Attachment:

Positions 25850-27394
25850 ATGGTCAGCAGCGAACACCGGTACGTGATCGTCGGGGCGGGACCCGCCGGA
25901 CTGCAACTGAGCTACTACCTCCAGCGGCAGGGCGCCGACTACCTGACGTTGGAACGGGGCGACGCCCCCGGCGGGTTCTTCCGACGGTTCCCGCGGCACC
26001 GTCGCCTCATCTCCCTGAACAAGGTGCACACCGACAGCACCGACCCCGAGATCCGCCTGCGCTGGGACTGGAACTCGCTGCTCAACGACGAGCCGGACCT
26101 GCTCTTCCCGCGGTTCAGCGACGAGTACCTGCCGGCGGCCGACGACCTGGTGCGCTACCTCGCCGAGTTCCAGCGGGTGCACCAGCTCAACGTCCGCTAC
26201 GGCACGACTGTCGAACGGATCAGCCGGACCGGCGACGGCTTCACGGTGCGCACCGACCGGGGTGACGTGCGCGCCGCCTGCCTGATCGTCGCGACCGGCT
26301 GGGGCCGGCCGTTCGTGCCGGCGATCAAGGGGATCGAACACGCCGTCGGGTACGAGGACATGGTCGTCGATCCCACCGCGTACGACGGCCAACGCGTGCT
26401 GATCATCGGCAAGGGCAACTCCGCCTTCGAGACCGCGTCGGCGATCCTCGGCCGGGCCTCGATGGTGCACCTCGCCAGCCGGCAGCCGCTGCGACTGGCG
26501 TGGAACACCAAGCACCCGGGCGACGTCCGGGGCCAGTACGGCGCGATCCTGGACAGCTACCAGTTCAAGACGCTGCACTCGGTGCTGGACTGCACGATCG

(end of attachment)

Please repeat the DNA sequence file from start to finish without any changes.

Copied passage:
Positions 25850-27394
25850 ATGGTCAGCAGCGAACACCGGTACGTGATCGTCGGGGCGGGACCCGCCGGA
25901 CTGCAACTGAGCTACTACCTCCAGCGGCAGGGCGCCGACTACCTGACGTTGGAACGGGGCGACGCCCCCGGCGGGTTCTTCCGACGGTTCCCGCGGCACC
26001 GTCGCCTCATCTCCCTGAACAAGGTGCACACCGACAGCACCGACCCCGAGATCCGCCTGCGCTGGGACTGGAACTCGCTGCTCAACGACGAGCCGGACCT
26101 GCTCTTCCCGCGGTTCAGCGACGAGTACCTGCCGGCGGCCGACGACCTGGTGCGCTACCTCGCCGAGTTCCAGCGGGTGCACCAGCTCAACGTCCGCTAC
26201 GGCACGACTGTCGAACGGATCAGCCGGACCGGCGACGGCTTCACGGTGCGCACCGACCGGGGTGACGTGCGCGCCGCCTGCCTGATCGTCGCGACCGGCT
26301 GGGGCCGGCCGTTCGTGCCGGCGATCAAGGGGATCGAACACGCCGTCGGGTACGAGGACATGGTCGTCGATCCCACCGCGTACGACGGCCAACGCGTGCT
26401 GATCATCGGCAAGGGCAACTCCGCCTTCGAGACCGCGTCGGCGATCCTCGGCCGGGCCTCGATGGTGCACCTCGCCAGCCGGCAGCCGCTGCGACTGGCG
26501 TGGAACACCAAGCACCCGGGCGACGTCCGGGGCCAGTACGGCGCGATCCTGGACAGCTACCAGTTCAAGACGCTGCACTCGGTGCTGGACTGCACGATCG